Secondly, the project contains that vital ingredient of implementation – the partnership between those Ministries and the local community.   In fact, the community can be credited with having made a 25% contribution in-kind. Through local material mobilization, and labour support during the digging of trenches, backfilling and constructing standpipes, the members of the local community have contributed work to the value of E700,000, the total cost of the project having been E2.8 million. That is highly commendable and a further reflection of the value of willing and capable local support in getting these essential projects completed within the context of relatively scarce national resources.


As a result we have a borehole that will supply five litres of water every second, and serving two reservoirs, each with a capacity of 360,000 litres. Distribution is over an impressive 32 kilometres to 100 communal standpipes. And that boils down to no homestead being further than 200 metres away from a standpipe.

That will transform the lives of 3,600 people in a number of ways. It will reduce the incidence of water-borne disease. It will relieve the water gatherers from the time-consuming and physically exhausting task of going vast distances to collect potable water. And it will release time for more productive activity. Given such a crucial role for water in daily life, there can be no more significant contribution to poverty reduction.  

The sanitation component of the Project is met by the provision of 360 VIP pit latrines, built by the Ministry of Health, with hygiene education provided by the Ministries of Health and Natural Resources and Energy by means of week-long training sessions.


It is also hugely encouraging to note that, since 2008, the Micro-Projects Programme from the Ministry of Economic Planning and Development, together with the Ministry of Health and the Ministry of Natural Resources and Energy have completed 27 similar rural water supply schemes at a cost of E48 million, benefitting as many as 90,000 people as well as a number of schools and clinics. And, as I speak, a further 10 rural water supply schemes are in the course of construction which, when completed, will benefit 25,000 people as well as a number of schools and clinics.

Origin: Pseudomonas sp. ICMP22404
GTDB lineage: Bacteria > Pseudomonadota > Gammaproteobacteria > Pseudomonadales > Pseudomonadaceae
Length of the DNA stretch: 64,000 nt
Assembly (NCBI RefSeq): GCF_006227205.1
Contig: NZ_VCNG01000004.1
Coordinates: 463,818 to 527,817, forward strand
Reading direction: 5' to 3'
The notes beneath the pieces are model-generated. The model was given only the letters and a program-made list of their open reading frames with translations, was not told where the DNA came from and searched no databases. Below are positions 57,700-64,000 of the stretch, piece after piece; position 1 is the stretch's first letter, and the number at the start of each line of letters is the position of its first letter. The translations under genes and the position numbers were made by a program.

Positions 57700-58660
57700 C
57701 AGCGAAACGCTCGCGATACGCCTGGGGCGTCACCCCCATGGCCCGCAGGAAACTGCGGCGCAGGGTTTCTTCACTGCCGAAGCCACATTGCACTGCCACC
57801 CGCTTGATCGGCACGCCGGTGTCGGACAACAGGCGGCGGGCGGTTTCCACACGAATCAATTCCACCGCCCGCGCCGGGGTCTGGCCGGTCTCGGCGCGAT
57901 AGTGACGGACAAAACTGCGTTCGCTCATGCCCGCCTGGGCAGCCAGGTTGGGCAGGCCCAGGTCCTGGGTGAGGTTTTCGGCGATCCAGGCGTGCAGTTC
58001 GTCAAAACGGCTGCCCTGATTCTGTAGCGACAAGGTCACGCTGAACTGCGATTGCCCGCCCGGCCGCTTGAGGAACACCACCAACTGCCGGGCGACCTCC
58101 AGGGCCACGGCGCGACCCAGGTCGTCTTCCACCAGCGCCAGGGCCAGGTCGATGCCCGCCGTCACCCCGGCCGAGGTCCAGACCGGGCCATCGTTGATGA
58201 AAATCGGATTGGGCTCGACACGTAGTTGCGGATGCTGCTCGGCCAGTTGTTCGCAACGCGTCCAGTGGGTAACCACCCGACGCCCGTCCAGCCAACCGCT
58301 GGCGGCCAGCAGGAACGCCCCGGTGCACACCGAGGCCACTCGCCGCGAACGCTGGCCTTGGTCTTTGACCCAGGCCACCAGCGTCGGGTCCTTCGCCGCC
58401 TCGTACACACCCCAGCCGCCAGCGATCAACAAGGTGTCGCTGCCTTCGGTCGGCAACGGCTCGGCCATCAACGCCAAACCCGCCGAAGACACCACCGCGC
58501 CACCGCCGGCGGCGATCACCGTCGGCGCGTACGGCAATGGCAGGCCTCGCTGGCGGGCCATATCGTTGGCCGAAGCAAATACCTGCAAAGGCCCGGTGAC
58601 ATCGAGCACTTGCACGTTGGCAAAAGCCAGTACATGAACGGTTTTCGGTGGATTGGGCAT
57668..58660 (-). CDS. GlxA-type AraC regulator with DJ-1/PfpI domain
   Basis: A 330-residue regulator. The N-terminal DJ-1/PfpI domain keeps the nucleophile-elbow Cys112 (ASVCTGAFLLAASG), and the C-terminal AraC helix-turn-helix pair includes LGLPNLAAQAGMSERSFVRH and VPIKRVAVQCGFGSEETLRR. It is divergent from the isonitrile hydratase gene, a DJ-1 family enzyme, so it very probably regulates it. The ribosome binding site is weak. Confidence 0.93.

So, without risking complacency, we can feel considerable satisfaction with the progress made over the past five years in reaching a further 17% of the population with potable water and improved sanitation arrangements. And we are pleased to see the effectiveness of the Micro-Projects programme with its substantial self-help component. Our commendation must also go to the people of the various communities who have put their shoulder to the wheel and provided valuable physical support in each project.

A well worn expression is “nothing lasts forever.” These schemes will not perform indefinitely to the requisite standard. The functioning life will be much reduced if there is no continuing commitment in the communities to providing the necessary maintenance.  So I take the opportunity to issue a most important plea to the community – please make your contributions towards the Operations and Maintenance Fund and use those resources to conduct the maintenance programme in the manner in which you have been advised.


It remains for me to thank all who have contributed to the construction of this Project and the Nyamane High School for graciously hosting this event.

It is now my honour, on behalf of His Majesty’s Government, to declare the Sukumani Nyamane Rural Water Supply and Sanitation Project officially opened.

 

Thank you.